John Peel Wiki
Suzy Creamcheese.JPG

Suzy Creamcheese was a character played by various women in the 1960's, whilst working with Frank Zappa and his Mothers Of Invention group. It was a generic name that Frank Zappa gave to a group of Jewish girls, fans of the Mothers of Invention, who hung out at Ratner's Dairy Restaurant on Fairfax, Virginia [3]. The girls did publicity for the band, danced at the front of their gigs to get the crowds going, and performed other, unspecified services. On different albums Suzy Creamcheese was played by different women: on Freak Out! by Jeannie Vassoir, on Absolutely Free and Mothermania by Lisa Cohen, and We're Only in It for the Money and Uncle Meat by Pamela Zarubica. The back cover of Freak Out! features a letter from Suzy Creamcheese:

"These Mothers is crazy. You can tell by their clothes. One guy wears beads and they all smell bad. We were gonna get them for a dance after the basketball game but my best pal warned me you can never tell how many will show up...sometimes the guy in the fur coat doesn't show up and sometimes he does show up only he brings a big bunch of crazy people with him and they dance all over the place. None of the kids at my school like these Mothers...specially since my teacher told us what the words to their songs meant."

Suzi Creamcheese, Salt Lake City, Utah

In an interview in 1974, Frank Zappa explained who Suzy Creamcheese was [4]:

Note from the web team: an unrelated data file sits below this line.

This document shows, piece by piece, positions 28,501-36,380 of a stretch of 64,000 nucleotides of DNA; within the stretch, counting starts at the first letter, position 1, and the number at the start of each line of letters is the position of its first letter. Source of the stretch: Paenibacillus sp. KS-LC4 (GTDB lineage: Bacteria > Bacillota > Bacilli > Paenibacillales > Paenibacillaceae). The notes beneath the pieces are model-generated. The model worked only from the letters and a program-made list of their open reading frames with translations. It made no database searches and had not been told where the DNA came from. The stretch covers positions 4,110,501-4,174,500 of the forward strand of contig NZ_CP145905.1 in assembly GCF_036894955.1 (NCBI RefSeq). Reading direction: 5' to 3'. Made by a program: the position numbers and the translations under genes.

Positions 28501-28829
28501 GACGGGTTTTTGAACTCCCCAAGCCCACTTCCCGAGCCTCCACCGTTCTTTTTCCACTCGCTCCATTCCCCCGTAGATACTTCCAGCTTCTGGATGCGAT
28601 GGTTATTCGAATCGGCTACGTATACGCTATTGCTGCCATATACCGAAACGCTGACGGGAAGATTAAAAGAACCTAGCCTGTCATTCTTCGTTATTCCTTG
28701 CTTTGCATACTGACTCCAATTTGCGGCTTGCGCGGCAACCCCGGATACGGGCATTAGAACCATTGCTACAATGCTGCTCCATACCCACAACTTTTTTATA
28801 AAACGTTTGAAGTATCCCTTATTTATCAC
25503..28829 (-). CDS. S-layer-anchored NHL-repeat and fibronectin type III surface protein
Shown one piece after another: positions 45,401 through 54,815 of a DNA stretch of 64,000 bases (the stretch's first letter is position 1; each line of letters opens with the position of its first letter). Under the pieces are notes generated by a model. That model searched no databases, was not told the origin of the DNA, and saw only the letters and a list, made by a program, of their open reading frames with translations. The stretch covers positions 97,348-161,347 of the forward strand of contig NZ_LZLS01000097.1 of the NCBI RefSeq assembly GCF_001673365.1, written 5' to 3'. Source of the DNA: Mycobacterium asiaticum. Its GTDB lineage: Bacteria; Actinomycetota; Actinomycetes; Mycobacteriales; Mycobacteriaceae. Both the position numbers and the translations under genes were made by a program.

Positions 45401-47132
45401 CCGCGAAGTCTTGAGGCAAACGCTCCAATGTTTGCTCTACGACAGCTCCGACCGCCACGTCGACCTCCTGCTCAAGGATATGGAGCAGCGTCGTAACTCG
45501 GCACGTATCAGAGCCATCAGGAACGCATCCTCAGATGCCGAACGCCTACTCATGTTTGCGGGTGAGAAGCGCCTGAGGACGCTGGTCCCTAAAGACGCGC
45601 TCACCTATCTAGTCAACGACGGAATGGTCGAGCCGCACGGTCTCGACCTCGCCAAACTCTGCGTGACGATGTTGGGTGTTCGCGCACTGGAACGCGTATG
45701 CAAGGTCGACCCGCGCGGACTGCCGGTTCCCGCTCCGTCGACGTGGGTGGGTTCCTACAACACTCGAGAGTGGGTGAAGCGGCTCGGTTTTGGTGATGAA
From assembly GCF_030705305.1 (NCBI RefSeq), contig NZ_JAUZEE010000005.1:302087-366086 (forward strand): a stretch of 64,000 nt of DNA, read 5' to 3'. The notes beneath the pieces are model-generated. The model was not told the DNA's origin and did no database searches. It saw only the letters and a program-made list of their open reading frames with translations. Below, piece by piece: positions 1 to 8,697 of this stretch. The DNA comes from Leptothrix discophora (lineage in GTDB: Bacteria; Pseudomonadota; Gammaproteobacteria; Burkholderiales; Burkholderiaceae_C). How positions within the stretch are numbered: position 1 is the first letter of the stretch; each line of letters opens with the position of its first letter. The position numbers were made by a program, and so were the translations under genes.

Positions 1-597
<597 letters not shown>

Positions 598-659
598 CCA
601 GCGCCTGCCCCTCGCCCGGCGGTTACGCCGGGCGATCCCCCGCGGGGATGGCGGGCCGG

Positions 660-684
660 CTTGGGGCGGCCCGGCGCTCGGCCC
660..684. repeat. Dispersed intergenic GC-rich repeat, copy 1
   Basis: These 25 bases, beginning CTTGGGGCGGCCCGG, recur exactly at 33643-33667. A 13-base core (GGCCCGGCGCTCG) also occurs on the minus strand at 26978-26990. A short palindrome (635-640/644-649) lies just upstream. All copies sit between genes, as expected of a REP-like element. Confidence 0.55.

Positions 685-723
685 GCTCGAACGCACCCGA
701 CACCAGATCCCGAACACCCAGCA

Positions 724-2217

"Suzy Creamcheese was a girl named Jeanne Vassoir. And she is the voice that's on the Freak Out album. The myth of Suzy Creamcheese, the letter on the album, I wrote myself. There never really was a Suzy Creamcheese. It was just a figment of my imagination until people started identifying with it heavily. It got to weird proportions in Europe, so that in 1967, when we did our first tour of Europe, people were asking if Suzy Creamcheese was along with us. So I procured the services of another girl named Pamela Zarubica, who was hired to be the Suzy Creamcheese of the European tour. And then she maintained the reputation of being Suzy Creamcheese after 1967. The first one went someplace, we don't know where."

Links to Peel


Who is Suzie Creamcheese?

In London in 1967, a girl calling herself Suzy Creamcheese became something of an undergound celebrity, appearing in the BBC's documentary film about the "14 Hour Technicolor Dream" at Alexandra Palace, a benefit gig for International Times which Peel attended,[1] Reportedly, Suzy and some hippy girl friends diffused potential trouble by love-bombing a gang of Mods who had gatecrashed the event. (The above video is an extract from this film.) On one Radio London show, DJ Mike Lennox told a story involving Peel and this Suzy Creamcheese. It was quoted and viewed as an attack on Peel in Rob Chapman's book Selling The Sixties: The Pirates and Pop Music Radio: [5]: